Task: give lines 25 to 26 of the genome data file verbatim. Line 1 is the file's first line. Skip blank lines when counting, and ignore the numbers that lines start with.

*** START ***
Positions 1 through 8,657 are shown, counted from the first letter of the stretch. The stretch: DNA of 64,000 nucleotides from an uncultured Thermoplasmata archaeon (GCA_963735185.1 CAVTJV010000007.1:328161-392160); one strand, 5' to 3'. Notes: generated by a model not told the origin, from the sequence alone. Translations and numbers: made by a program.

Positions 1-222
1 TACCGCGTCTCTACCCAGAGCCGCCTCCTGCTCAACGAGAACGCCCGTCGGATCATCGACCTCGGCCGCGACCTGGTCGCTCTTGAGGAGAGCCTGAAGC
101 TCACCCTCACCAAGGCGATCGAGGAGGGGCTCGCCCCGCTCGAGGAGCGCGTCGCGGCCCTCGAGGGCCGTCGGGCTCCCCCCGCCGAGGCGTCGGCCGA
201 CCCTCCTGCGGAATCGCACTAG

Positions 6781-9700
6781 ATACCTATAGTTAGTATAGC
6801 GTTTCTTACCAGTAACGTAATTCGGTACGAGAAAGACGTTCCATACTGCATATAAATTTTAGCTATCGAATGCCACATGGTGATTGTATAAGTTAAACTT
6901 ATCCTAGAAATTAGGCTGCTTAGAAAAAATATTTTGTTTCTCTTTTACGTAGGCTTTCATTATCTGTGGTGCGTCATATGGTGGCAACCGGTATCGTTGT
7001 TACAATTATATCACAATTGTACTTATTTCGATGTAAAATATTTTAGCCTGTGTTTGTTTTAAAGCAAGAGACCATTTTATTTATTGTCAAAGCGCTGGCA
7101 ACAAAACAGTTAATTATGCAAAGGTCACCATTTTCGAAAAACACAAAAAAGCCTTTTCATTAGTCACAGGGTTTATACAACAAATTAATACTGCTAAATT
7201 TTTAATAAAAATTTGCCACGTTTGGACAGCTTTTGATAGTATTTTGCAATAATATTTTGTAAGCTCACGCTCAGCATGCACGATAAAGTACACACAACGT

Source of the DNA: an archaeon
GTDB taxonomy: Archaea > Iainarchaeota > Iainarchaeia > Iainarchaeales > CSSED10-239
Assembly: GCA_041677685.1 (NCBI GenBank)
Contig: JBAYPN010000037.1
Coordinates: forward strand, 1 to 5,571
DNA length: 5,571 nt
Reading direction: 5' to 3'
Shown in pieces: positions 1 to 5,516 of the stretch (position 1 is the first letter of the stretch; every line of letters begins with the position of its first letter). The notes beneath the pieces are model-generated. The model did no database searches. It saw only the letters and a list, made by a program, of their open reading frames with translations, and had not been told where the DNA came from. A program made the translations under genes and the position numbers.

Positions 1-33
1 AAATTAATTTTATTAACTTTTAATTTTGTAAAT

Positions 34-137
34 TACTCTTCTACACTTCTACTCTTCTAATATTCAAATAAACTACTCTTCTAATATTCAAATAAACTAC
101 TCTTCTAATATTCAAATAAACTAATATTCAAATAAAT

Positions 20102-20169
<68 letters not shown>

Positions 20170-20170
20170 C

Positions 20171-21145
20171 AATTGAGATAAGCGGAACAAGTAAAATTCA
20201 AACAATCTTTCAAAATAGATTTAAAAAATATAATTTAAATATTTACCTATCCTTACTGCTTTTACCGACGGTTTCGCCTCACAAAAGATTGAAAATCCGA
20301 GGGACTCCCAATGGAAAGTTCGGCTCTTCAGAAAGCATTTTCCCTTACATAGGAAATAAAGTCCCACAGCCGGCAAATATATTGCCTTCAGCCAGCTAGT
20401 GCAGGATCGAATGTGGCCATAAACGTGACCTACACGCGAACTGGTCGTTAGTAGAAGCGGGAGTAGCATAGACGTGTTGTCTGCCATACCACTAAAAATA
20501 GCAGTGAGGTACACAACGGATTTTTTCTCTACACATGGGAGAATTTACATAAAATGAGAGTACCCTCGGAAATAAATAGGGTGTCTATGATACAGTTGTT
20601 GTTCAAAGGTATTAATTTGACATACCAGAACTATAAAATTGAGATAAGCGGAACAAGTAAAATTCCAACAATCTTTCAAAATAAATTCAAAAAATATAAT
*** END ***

101 TCTTCTAATATTCAAATAAACTAATATTCAAATAAAT

Positions 20102-20169